Strategic recruitment of an ethnically diverse cohort of overweight survivors of breast cancer with lymphedema

Kathleen Sturgeon, Renata Hackley, Anna Fornash, Lorraine T. Dean, Monica Laudermilk, Justin C. Brown, David B. Sarwer, Angela M. DeMichele, Andrea B. Troxel, Kathryn Schmitz

Research output: Contribution to journalArticle

1 Citation (Scopus)

Abstract

BACKGROUND: Black women are more likely to experience adverse effects from cancer treatment such as lymphedema. Thus, black women may particularly benefit from research regarding interventions to improve lymphedema. Herein, the authors report the challenges and strategies related to the recruitment of minority survivors of breast cancer and to the recruitment of survivors of breast cancer with lymphedema into the Women In Steady Exercise Research (WISER) Survivor Clinical Trial. METHODS: Subjects for this community-based trial were recruited from the Philadelphia area through active (mailings) and passive (printed materials and Web site) recruitment strategies. In addition, education sessions coordinated through partner hospitals in communities with a predominantly minority population were conducted to increase awareness of lymphedema in survivors of breast cancer. Women who were interested in the study were screened for lymphedema via telephone questionnaire and invited to see a study-related certified lymphedema therapist to confirm the presence of lymphedema. RESULTS: Screening was conducted among 2295 women: 628 were eligible, 450 consented, and 351 were randomized. Minority women comprised 38% of the study population. Letters to women on state and hospital registries resulted in a 0.4% randomization rate; education sessions yielded a 10% randomization rate. The authors observed that approximately 23.6% of the study sample had no previous diagnosis of lymphedema. CONCLUSIONS: The WISER Survivor Clinical Trial faced multiple recruitment challenges and used unique strategies to successfully enroll minority survivors of breast cancer into a lifestyle intervention. Cancer 2018;124:95-104.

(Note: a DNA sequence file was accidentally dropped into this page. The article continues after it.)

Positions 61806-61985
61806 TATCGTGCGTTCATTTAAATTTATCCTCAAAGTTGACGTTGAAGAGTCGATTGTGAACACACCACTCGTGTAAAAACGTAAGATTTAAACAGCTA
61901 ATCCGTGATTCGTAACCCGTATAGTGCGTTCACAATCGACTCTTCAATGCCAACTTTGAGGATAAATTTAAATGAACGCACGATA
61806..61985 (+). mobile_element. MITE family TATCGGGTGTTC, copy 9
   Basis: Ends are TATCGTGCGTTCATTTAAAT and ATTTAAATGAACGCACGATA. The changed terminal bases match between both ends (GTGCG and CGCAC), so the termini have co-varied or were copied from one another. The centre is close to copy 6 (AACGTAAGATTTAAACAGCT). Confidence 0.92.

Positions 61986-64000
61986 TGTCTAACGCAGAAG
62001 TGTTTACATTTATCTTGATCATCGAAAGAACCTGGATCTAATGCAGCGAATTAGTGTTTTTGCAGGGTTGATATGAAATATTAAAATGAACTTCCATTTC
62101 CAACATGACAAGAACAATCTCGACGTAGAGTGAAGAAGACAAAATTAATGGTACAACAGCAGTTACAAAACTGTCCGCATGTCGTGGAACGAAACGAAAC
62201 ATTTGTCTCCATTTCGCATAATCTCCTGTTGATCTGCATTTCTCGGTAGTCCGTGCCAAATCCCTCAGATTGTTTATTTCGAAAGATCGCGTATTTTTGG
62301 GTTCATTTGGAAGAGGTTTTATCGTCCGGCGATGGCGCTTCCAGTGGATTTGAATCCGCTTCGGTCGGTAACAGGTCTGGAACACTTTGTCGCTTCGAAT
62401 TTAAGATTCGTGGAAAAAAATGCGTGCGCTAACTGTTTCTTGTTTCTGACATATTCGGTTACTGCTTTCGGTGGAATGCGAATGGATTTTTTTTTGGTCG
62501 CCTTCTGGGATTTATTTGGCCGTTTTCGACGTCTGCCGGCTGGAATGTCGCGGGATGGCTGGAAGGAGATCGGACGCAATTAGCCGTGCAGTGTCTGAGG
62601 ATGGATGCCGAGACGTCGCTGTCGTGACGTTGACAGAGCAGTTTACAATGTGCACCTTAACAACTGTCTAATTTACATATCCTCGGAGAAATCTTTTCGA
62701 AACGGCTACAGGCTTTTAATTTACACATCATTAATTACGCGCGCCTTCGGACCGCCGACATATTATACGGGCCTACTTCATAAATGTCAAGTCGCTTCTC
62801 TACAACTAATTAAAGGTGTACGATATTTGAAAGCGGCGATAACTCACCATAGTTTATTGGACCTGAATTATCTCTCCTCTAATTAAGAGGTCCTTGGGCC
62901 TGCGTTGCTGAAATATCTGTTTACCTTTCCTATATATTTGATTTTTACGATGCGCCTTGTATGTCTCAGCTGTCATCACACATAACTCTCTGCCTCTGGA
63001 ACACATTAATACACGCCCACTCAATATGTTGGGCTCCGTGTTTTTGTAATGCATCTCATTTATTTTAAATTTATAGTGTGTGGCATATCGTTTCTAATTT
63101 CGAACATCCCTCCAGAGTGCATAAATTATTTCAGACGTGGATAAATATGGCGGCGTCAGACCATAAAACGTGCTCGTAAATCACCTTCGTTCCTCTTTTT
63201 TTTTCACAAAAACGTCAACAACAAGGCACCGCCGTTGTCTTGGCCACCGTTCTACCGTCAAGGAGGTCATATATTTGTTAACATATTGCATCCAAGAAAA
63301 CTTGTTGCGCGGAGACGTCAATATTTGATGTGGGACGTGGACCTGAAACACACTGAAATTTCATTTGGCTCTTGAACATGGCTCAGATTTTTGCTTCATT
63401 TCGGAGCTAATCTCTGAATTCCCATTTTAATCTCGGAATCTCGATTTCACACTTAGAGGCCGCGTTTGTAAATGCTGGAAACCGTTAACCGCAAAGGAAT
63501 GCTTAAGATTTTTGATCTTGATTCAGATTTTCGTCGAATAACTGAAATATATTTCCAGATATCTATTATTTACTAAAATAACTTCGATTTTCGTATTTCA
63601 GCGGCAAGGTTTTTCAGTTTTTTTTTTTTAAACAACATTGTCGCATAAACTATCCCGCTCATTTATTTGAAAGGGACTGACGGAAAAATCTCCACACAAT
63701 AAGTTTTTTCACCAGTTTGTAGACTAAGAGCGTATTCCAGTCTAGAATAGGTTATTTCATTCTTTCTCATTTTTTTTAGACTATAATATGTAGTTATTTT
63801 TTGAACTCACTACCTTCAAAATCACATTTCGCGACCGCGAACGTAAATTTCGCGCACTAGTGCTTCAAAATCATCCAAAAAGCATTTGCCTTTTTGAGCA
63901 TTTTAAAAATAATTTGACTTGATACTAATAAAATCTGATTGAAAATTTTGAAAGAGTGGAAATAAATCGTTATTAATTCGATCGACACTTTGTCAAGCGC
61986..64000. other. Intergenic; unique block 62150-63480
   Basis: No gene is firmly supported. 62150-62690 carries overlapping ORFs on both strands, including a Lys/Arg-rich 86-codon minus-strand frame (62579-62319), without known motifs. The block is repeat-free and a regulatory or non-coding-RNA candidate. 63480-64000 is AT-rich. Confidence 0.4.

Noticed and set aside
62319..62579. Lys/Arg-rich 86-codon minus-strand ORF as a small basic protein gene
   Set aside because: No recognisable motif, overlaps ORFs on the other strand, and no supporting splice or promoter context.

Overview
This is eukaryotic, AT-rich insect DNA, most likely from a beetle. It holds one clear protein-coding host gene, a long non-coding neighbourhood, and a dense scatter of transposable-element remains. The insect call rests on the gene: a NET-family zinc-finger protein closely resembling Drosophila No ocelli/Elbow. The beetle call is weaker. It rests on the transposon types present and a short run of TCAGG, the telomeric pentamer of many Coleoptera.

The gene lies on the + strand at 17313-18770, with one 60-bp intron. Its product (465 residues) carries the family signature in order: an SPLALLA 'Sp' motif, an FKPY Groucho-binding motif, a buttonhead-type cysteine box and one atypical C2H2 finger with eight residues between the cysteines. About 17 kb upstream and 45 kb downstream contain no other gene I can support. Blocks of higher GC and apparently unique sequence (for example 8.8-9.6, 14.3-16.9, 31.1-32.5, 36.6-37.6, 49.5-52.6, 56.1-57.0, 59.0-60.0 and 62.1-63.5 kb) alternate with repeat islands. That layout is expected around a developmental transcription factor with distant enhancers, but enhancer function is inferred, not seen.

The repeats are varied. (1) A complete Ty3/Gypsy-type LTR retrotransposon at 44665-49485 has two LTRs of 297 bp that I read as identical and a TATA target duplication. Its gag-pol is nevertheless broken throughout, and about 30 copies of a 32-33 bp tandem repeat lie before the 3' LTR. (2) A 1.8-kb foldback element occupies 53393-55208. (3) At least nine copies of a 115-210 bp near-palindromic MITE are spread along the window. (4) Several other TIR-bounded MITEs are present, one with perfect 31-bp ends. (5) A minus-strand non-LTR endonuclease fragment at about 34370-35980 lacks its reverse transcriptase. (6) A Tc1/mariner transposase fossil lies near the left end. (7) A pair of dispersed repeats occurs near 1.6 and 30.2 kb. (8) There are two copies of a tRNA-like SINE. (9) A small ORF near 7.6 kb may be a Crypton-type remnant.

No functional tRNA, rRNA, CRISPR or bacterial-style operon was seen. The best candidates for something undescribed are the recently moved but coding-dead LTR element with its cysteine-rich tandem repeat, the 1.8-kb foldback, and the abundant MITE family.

Original languageEnglish (US)
Pages (from-to)95-104
Number of pages10
JournalCancer
Volume124
Issue number1
DOIs
StatePublished - Jan 1 2018

Fingerprint

Lymphedema
Survivors
Breast Neoplasms
Random Allocation
Research
Clinical Trials
Exercise
Education
State Hospitals
Breast Cancer Lymphedema
Telephone
Population
Registries
Life Style
Neoplasms

All Science Journal Classification (ASJC) codes

  • Oncology
  • Cancer Research

Cite this

Sturgeon, Kathleen ; Hackley, Renata ; Fornash, Anna ; Dean, Lorraine T. ; Laudermilk, Monica ; Brown, Justin C. ; Sarwer, David B. ; DeMichele, Angela M. ; Troxel, Andrea B. ; Schmitz, Kathryn. / Strategic recruitment of an ethnically diverse cohort of overweight survivors of breast cancer with lymphedema. In: Cancer. 2018 ; Vol. 124, No. 1. pp. 95-104.
@article{07b781d4bfa44f8d8aec26c24d37dafe,
title = "Strategic recruitment of an ethnically diverse cohort of overweight survivors of breast cancer with lymphedema",
abstract = "BACKGROUND: Black women are more likely to experience adverse effects from cancer treatment such as lymphedema. Thus, black women may particularly benefit from research regarding interventions to improve lymphedema. Herein, the authors report the challenges and strategies related to the recruitment of minority survivors of breast cancer and to the recruitment of survivors of breast cancer with lymphedema into the Women In Steady Exercise Research (WISER) Survivor Clinical Trial. METHODS: Subjects for this community-based trial were recruited from the Philadelphia area through active (mailings) and passive (printed materials and Web site) recruitment strategies. In addition, education sessions coordinated through partner hospitals in communities with a predominantly minority population were conducted to increase awareness of lymphedema in survivors of breast cancer. Women who were interested in the study were screened for lymphedema via telephone questionnaire and invited to see a study-related certified lymphedema therapist to confirm the presence of lymphedema. RESULTS: Screening was conducted among 2295 women: 628 were eligible, 450 consented, and 351 were randomized. Minority women comprised 38{\%} of the study population. Letters to women on state and hospital registries resulted in a 0.4{\%} randomization rate; education sessions yielded a 10{\%} randomization rate. The authors observed that approximately 23.6{\%} of the study sample had no previous diagnosis of lymphedema. CONCLUSIONS: The WISER Survivor Clinical Trial faced multiple recruitment challenges and used unique strategies to successfully enroll minority survivors of breast cancer into a lifestyle intervention. Cancer 2018;124:95-104.",
author = "Kathleen Sturgeon and Renata Hackley and Anna Fornash and Dean, {Lorraine T.} and Monica Laudermilk and Brown, {Justin C.} and Sarwer, {David B.} and DeMichele, {Angela M.} and Troxel, {Andrea B.} and Kathryn Schmitz",
year = "2018",
month = "1",
day = "1",
doi = "10.1002/cncr.30935",